Sally was raised in Augusta, Georgia but her first real education was moving to New York City and going to school at the Fashion Institute of Technology.  Living in the city and being exposed to so much diversity with all the different nationalities and so many art museums was a huge part of her education. She majored in jewelry where she did both design and studio work.  After Sally completed the associate program, she moved back to her hometown to complete her B.F.A. at Augusta College (now Augusta State University).

After receiving her B.F.A, Sally taught art for 10 years to kindergartners through high school students in both public and private schools. While teaching she continued her art practice by selling jewelry and paintings throughout the southeast.

The biggest influence in Sally’s art has always been nature. Her latest series of paintings has focused on different feathers of song birds, birds of prey, and waterfowl. As part of her Artist-in-residence at the Blue Heron Nature Preserve she made an eight foot tall stainless steel feather sculpture. Sally sees feathers as being so fragile just as she sees our environment which has inspired her to be come a big tree activist.

Sally was inspired to start to do sculpture when she saw the Art on the Beltline and it is amazing how many skills that she had learned from her jewelry training have translated for her large totems.

Other achievements are getting into Vermont Studio Center, being awarded the first Artist-in-residence at the Blue Heron Nature Preserve, being awarded an Emerging Artist Award for the Gasparilla Festival in Tampa, FL and being a part of Art Leaders of Metro Atlanta with Atlanta Regional Commission 2016.

Artist Bria Goeller

Bria Goeller – Visual Artist, Sound Artist, Designer, Writer

Bria Goeller is passionate about art and social change. Bria works in a multitude of mediums including photography, film, 2D visual art, sound art, graphic design, creative writing and illustration/comics. Already a leader in her own right, Bria has been the Director of Design & Technology for TEDxEmory,  Executive VP of Phi Eta Sigma Honor Society, Executive Board Member for the Homeless Outreach Awareness Project, Founding Member and Design Chair of MR.MA’AM: Emory’s Queer Literary and Art Journal, and Genre and Visual Arts Editor for The Pulse Anthology. Bria is currently a student at Emory University studying English/Creative Writing and Interdisciplinary Studies.

Culinary Artist and Stylist S. Promised Gourdet.S. Promised Gourdet – Culinary Arts, Photographer, Stylist

Promised Land Kitchen explores the intersection of food, imagination, taste and community. Promised has partnered with community gardens, local food purveyors and food justice advocates in the fight for food sovereignty in under-served communities in metro Atlanta. She strives to address the urgency in addressing malnutrition and food insecurity in our communities, and the link between dietary habits and overall health and wellness.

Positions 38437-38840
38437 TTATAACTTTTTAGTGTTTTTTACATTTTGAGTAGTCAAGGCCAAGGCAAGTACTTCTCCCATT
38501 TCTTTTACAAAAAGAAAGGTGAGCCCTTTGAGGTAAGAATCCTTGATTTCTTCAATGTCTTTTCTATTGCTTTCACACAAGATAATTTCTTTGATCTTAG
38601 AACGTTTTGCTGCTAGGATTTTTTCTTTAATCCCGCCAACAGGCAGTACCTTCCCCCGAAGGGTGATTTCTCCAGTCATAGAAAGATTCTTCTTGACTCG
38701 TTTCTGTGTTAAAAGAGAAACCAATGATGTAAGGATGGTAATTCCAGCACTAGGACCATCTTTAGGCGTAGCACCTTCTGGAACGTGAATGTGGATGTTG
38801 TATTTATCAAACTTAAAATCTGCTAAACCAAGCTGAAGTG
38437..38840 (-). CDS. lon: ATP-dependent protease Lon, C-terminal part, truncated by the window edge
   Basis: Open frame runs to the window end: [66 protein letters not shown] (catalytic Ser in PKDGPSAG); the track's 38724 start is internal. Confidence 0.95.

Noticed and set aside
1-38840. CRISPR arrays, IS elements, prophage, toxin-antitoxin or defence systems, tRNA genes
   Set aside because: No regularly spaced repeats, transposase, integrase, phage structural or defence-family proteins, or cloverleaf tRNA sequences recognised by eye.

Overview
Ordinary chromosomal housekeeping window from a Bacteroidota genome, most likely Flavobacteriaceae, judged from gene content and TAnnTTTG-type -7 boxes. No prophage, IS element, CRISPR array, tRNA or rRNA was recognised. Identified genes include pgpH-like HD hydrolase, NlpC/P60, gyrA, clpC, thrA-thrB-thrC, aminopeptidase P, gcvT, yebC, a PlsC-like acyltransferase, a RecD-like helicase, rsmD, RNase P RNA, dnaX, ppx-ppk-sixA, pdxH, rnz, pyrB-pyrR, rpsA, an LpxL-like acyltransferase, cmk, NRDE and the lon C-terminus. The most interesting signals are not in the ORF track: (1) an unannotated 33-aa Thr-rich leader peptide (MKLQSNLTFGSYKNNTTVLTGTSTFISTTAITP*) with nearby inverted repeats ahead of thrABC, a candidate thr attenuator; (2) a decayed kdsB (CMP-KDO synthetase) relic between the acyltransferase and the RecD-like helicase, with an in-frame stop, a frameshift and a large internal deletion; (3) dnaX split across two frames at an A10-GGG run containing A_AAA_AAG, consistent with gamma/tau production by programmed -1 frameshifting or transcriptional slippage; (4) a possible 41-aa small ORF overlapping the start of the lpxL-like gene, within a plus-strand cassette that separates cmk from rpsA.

Theatre Artist Rachel Graf Evans. Photo by Hoberman Studios.
Photo by Hoberman Studios.

Rachel Graf Evans – Theatre Artist, Composer

Rachel Graf Evans is a writer and theatre artist most interested in the telling of forgotten and silenced stories.

Rachel Graf Evans grew up in in Baltimore, Jerusalem, and Jakarta, before attending Quaker boarding school in Westtown, PA. After one year in the musical theatre performance training program at NYU – CAP21, she transferred to Oberlin College. She graduated from Oberlin with High Honors BA in Gender, Sexuality, and Feminist Studies, as well as a BA in theatre, for the writing and composition of Vessel: A New Musical. RGE currently serves as the Dramatists Guild Regional Young Ambassador for Atlanta, is a member of Working Title Playwrights, and recently completed a Playwright Apprenticeship at Horizon Theatre Company. Her work can be read on the New Play Exchange.

Prior to Atlanta, RGE spent four years in NYC working in various capacities (including as playwright, producer, props designer, and/or performer) with New Georges, LCT3 at Lincoln Center, PowerOutNYC, Hot Pepper Theatre, York Theatre Company, Fresh Fruit Festival and Theatre for the New City’s Dream Up Festival.

She is an Associate Member of the NYC women’s barbershop chorus Sirens of Gotham.

AArtist Alison Hamil.lison Hamil – Visual Artist, Graphic Designer

Alison Hamil’s creative spark began at an early age. As a child, she was constantly building, sculpting, making, and creating. She fondly remembers doing imaginative things like constructing a robot entirely out of recycled materials on a whim, and holding an art show at a pop-up gallery in her parents’ garage. Throughout her childhood, she won several art contests, and decided to be a cartoonist in fourth grade. That didn’t quite pan out, but she wasn’t far off.